The addition of Jabari Parker in the off-season seemed to increase the level of intrigue, at least on the offensive end.

Parker reminds you of that kid in middle school who could score on anyone, at any time, but tended to avoid playing defense like a child at a salad bar.

Parker’s just as likely to score thirty points as he is to give up thirty to the person he’s supposedly guarding.

And then there’s Vince Carter, one of the few North Carolina players this Duke fan roots for.

Obviously, the highlight reel plays don’t occur with the regularity they used to, but to see Carter still be able to perform some of athletic feats he’s capable of at his age (42) is nothing short of incredible.

There’s no doubt Atlanta has had better teams in the past, but even many of those years had a cloud of lethargy hanging over their heads due to the mundane, workmanlike feel to the games. They were exiting because the team was winning, not necessarily because of how the team played.

Not saying that’s a bad thing, but if the Hawks are still a year or two away from realistically making a playoff push, at least they’re giving you reasons to show up and watch.

If you’re going to be bad, might as well be entertaining; otherwise, you’re just the Falcons.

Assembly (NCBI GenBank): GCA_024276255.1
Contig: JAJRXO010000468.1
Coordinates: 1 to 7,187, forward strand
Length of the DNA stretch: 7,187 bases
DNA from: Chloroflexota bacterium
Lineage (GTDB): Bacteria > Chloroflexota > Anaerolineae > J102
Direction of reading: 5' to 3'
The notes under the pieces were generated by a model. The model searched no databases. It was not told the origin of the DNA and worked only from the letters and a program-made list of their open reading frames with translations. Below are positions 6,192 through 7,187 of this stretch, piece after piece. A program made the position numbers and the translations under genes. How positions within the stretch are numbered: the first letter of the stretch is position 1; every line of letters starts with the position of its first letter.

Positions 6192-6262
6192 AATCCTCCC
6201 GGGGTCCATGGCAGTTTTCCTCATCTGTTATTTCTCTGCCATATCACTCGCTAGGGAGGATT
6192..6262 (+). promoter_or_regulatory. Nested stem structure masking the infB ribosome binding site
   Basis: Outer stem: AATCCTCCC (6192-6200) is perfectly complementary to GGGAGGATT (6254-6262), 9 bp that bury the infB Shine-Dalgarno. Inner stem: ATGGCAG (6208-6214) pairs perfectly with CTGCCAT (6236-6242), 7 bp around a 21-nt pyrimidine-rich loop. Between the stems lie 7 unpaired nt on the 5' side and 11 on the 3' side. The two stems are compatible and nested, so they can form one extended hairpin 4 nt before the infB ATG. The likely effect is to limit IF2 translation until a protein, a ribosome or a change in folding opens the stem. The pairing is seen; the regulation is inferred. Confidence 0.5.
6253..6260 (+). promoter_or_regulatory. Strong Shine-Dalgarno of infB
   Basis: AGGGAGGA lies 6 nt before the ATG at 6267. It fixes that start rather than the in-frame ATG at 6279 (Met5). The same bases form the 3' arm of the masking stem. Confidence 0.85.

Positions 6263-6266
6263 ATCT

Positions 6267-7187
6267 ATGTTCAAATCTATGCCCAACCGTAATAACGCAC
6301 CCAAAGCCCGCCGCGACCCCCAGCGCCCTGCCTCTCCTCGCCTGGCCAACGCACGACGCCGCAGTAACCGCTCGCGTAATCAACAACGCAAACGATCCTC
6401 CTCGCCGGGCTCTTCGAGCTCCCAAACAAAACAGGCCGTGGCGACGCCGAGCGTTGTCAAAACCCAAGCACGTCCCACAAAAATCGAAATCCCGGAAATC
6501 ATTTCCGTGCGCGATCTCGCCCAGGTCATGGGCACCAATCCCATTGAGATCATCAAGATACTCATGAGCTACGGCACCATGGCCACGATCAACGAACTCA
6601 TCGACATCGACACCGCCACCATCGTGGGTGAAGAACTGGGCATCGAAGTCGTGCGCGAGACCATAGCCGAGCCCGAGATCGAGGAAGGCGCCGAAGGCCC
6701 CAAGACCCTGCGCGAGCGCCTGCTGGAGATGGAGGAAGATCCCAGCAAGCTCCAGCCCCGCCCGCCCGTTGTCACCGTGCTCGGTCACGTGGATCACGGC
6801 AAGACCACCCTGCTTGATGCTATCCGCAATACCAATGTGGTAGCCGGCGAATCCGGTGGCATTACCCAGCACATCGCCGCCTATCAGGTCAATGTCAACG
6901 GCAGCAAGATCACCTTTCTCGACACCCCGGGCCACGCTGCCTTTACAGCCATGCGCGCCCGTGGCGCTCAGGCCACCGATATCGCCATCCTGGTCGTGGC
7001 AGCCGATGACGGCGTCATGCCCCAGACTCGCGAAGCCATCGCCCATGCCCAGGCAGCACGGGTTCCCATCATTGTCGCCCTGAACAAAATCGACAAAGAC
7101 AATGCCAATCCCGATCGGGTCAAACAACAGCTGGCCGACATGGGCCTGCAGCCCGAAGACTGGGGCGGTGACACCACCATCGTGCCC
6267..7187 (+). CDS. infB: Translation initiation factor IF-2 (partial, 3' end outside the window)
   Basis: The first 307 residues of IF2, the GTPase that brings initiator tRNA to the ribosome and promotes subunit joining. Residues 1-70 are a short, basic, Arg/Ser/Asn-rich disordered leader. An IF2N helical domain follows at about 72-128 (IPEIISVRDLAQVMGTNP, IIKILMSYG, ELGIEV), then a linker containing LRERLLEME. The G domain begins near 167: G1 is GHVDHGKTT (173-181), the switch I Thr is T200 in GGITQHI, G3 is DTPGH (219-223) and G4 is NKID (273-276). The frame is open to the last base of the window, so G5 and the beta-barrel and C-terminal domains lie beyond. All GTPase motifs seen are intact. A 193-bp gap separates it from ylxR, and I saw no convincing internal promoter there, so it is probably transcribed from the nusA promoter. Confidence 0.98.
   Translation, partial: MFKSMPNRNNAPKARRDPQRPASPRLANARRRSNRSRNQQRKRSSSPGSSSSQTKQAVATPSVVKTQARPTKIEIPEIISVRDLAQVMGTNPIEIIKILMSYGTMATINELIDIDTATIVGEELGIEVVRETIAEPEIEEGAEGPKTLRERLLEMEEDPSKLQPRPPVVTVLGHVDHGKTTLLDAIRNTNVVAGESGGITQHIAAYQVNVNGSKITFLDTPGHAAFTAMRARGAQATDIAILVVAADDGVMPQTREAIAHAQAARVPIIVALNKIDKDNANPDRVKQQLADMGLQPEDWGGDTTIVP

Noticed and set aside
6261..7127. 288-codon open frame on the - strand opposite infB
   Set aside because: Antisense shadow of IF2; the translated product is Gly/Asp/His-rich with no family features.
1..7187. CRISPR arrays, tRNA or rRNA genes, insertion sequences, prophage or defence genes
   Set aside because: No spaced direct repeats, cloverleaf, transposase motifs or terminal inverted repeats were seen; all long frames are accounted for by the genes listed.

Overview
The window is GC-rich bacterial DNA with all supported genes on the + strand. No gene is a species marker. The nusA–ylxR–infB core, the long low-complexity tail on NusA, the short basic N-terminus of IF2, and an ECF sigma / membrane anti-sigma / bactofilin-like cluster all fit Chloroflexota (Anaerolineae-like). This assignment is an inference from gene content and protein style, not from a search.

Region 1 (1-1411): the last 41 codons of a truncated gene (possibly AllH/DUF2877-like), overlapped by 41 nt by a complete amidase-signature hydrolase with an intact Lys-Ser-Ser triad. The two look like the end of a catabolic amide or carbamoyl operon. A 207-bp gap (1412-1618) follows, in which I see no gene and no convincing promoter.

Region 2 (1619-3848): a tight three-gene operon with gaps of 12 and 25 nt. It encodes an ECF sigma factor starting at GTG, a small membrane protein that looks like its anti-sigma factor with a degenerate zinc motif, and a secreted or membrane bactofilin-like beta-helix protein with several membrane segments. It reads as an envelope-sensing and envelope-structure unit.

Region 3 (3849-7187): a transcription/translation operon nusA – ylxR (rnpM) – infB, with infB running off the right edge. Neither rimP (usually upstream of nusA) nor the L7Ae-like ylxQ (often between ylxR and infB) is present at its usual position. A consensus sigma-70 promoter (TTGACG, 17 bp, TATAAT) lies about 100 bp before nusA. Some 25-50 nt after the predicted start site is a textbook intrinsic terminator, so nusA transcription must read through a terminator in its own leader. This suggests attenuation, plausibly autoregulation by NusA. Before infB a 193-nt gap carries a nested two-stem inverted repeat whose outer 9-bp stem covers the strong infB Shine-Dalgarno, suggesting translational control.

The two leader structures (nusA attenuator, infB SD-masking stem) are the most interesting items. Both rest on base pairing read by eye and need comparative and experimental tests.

Hawks Free Agent Radar

By: TJ Hartnett news services

The NBA offseason, unlike the MLB offseason, is divided somewhat neatly into two parts: pre-draft and post-draft.

This is to say that teams look forward to adding to their rosters primarily with the excitement and intrigue of the draft during the short time between it and the preceding NBA finals; and then they look forward to fortifying the rest of their squad afterwards via free agency.

Now that the NBA Draft is in the rearview mirror, the Atlanta Hawks need to look ahead. That starts with filling out the rest of their roster.

They have enough pieces that a serviceable team could conceivably be put on the court without any other additions, but there are enough question marks and uncertainties that free agency could hold some appeal for Travis Schlenk, should he want to pull the trigger on anyone.

Now we’re not talking about Kevin Durant, functioning Achilles’ or not. That’s obviously not in the cards for a ton of reasons (money for one, but also KD will want to go after an immediate ring, and the Hawks are still in rebuilding mode).